Prepping the car for adverse weather

small white car on road with mountains behind
  • Battery-related issues are AAA's most common service calls.
  • In winter, keep your gas tank full.
  • When it comes to oil, it's all about the viscosity.

As winter approaches, we know to keep the ice scraper handy and to check the antifreeze. But using the wrong techniques to prepare your vehicle for cold weather can damage your ride and cost you big bucks.

When it comes to winter, all drivers are not created equal, according to Boston master mechanic John Paul, AAA's " Car Doctor."

"It has to do with where you grew up," he says. "For people who deal with it all the time, winter is just like a sunny day, it's something that just happens. But if you moved to New England from Florida, winter is a catastrophic event and people don't know quite how to deal with it.

"In New England, we have wet, we have cold and our drivers aren't always the best. Fortunately, we have really good hospitals."

Automotive writer Paul Duchene says that as temperatures go down, the cost of repairs goes up.

"Anything that is going to be done to your car in the wintertime when everything is wet and cold is going to be that much nastier for the guys who are going to have to do it -- and that much more expensive and inconvenient," he says.

We asked our experts to shovel out the do's from the don'ts when it comes to winterizing your ride. Where mistakes require service, we've based the repair estimates on parts for a 2004 Subaru Outback and shop labor at $85 per hour. Parts quotes are courtesy of AutoZone's Alldata Web site.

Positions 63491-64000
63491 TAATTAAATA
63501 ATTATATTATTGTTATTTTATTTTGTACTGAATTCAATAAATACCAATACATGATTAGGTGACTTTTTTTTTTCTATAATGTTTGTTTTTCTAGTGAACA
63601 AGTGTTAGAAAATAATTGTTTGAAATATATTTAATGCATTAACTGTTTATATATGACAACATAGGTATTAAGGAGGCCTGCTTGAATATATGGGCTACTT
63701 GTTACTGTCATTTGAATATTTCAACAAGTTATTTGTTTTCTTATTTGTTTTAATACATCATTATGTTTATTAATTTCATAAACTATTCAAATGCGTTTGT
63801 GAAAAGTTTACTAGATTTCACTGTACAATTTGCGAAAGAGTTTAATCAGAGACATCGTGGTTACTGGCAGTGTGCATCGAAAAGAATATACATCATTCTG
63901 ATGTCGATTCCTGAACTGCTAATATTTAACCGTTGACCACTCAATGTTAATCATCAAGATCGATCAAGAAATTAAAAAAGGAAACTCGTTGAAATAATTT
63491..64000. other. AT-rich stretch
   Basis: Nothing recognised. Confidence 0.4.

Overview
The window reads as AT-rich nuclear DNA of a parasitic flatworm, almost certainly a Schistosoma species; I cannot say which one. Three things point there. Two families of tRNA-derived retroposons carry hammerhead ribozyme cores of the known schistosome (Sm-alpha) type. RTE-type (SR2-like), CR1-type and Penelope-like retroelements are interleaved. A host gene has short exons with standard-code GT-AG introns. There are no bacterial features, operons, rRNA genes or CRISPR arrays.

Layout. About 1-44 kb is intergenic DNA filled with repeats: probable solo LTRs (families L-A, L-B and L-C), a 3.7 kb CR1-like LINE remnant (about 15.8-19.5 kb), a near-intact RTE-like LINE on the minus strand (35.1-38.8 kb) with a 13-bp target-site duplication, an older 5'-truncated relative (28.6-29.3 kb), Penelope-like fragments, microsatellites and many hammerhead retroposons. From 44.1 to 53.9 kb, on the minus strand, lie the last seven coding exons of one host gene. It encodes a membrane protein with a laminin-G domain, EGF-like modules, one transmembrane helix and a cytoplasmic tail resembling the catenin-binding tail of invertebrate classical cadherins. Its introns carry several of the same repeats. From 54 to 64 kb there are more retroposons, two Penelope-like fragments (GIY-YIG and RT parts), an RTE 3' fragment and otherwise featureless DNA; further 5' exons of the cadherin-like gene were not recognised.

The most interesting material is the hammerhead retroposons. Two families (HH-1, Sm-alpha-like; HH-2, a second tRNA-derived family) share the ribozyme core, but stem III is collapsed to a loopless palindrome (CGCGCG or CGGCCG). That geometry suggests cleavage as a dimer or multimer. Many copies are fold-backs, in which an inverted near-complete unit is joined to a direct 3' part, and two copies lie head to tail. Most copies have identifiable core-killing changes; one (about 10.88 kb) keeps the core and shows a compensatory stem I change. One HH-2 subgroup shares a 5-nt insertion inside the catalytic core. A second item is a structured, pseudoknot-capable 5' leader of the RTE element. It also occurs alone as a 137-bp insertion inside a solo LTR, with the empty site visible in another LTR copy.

Winterizing your car
Bankrate's winter system check
Bankrate's winter system check
  1. Battery
  2. Warm-up
  3. Antifreeze
  4. Oil
  5. Tires
  1. Gas tank
  2. Wipers
  3. Heater/defroster
  4. Winter kit

1. Battery

Paul says battery-related issues are AAA's most common service calls. Winter causes sort of a chain reaction: It makes your engine oil thicker, which requires your starter to crank longer, which places additional demand on your battery. As a result, you lose about 30 percent of your battery's capacity in cold weather. Batteries last, on average, three to five years. If yours is older, it will most likely die in winter.

Bad move: Going into winter with a 5-year-old battery.

Good move: Buying a new one on sale in the fall for under $50. And don't forget to clean away the corrosion and tighten the cables against the cold.


2. Warm-up

The winter ritual of starting your car and letting it warm up forever is an unnecessary waste of fuel. The engine actually warms sufficiently -- meaning oil moves to all the important engine parts -- within the first minute. The real danger occurs if you get into your "warmed" car and immediately floor it before other moving parts, such as the transmission, have had their lubricating cuppa joe.

Bad move: Flooring it out of the driveway in extreme cold -- you could break a gear. Cost for a new transmission: $5,500 + five hours labor = $5,925.

Good move: Warming the engine briefly (30 seconds to a minute), then driving slowly the first couple of miles to allow fluids to reach all moving parts.

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